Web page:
Ophthalmic Medical Practitioners
What are OMPs?
OMPs are ophthalmologists who undertake NHS sight tests under the General Ophthalmic Services contract. The National Health Service (Performers Lists) Amendment and Transitional Provisions Regulations 2008 state that an OMP is “a registered medical practitioner” who has undertaken postgraduate training in ophthalmology. Applications to join the central list of OMPs must be reviewed and approved by the Ophthalmic Qualifications Committee following which the OMP may apply to join the ophthalmic performers’ list.
The responsibilities of OMPs in conducting NHS sight tests are the same as those of optometrists and both have an important role in the primary detection of eye disease. In the course of sight testing, symptoms and signs of eye disease may become evident and the OMP has the additional role of taking a history, conducting an ophthalmic examination as appropriate, and referring patients for further investigation and treatment where indicated.
Some OMPs also work in the Hospital Eye Service or as General Practitioners or in other health care settings.
Do OMPs need a Licence to Practise?
The GMC issued licences to practice to all doctors on their register in November 2009. Previous references to “registration” with the GMC should now be taken as implying “registration with a licence to practise”. OMPs are therefore required to maintain a licence to practise and to undergo revalidation. The Medical Defence Union has advised the College that it would expect OMPs to be registered with a licence to practise to offer indemnity for their work.
How are OMPs connected to a designated body for revalidation?
The Medical Profession (Responsible Officers) Regulations 2012 did not provide for a prescribed connection between doctors on an optical performers’ list and a designated body (for instance if they were also employed by a NHS Trust), while other were not.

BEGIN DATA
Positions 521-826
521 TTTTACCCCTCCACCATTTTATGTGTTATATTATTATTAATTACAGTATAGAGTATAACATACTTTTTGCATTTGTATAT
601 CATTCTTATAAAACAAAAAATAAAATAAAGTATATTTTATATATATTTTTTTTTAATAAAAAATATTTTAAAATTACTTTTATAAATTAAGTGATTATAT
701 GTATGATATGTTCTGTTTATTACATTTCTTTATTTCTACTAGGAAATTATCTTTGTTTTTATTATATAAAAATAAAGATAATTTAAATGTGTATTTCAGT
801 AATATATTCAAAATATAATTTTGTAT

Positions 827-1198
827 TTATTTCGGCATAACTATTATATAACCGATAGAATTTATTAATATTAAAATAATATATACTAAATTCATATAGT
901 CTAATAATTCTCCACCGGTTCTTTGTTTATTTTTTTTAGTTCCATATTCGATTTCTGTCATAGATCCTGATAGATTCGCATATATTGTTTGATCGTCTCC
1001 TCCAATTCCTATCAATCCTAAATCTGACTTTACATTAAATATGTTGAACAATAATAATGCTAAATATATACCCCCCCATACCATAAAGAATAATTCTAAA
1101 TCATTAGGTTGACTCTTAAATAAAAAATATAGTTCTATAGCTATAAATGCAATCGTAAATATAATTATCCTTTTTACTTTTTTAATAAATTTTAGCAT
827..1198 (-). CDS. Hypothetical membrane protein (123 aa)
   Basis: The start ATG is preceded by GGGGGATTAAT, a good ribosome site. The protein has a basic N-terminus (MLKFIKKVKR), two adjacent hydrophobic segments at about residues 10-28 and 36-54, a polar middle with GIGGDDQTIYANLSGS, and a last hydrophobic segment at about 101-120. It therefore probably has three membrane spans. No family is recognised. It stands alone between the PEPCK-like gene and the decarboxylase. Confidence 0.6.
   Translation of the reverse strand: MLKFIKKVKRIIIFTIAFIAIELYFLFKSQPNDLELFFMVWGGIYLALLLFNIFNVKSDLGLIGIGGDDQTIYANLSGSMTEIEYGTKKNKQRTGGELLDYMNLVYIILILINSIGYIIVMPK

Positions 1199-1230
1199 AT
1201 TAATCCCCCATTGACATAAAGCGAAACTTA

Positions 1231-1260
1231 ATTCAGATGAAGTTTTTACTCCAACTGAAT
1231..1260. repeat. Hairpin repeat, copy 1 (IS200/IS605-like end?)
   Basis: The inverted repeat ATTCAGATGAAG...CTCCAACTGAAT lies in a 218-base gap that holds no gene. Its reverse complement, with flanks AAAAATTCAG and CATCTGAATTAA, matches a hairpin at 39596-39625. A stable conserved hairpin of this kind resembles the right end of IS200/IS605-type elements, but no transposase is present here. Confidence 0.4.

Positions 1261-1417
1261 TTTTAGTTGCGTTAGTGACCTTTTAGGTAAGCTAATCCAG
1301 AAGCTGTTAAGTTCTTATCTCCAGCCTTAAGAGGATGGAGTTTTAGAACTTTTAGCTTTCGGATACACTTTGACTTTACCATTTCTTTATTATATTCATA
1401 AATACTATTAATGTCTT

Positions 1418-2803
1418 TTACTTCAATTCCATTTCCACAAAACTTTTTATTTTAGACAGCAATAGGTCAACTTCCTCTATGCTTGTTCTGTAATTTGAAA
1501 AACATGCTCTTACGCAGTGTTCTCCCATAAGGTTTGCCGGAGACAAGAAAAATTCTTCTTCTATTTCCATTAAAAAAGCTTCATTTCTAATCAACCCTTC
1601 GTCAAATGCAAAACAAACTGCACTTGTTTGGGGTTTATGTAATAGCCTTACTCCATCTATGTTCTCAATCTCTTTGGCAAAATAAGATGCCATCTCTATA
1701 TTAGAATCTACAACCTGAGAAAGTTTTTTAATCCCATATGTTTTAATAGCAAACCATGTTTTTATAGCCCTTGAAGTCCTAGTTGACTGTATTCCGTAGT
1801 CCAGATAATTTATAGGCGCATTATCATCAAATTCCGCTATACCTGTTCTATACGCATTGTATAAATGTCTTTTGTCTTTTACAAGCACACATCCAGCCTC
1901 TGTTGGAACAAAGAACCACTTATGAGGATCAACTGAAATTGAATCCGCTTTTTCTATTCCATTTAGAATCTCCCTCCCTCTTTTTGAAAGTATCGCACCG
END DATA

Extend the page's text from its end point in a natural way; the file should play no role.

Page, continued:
However, the Medical Profession (Responsible Officers) (Amendment) Regulations 2013 came into force on 1st April 2013, and these regulations connect doctors on an optical performers’ list (ie OMPs) to NHS England (previously known as the NHS Commissioning Board ) and their Responsible Officer will usually be based in the Area Team in the area in which the OMP practises.
The GMC’s website gives guidance to help doctors identify their designated body (http://www.gmc-uk.org/doctors/revalidation/12387.asp). OMPs who have not yet made a connection are advised to approach their local Area Team in the first instance http://www.england.nhs.uk/revalidation/wp-content/uploads/sites/10/2014/03/prescribed-connections.pdf.
OMPs who have previously made a connection to a NHS trust should be aware that the prescribed connection to NHS England takes precedence over the connection to their NHS employer, and their Responsible Officer will therefore change as a result of the new regulations, even if their OMP work makes up only a small proportion of their working week. OMPs in this situation are advised to discuss this with their current Responsible Officer.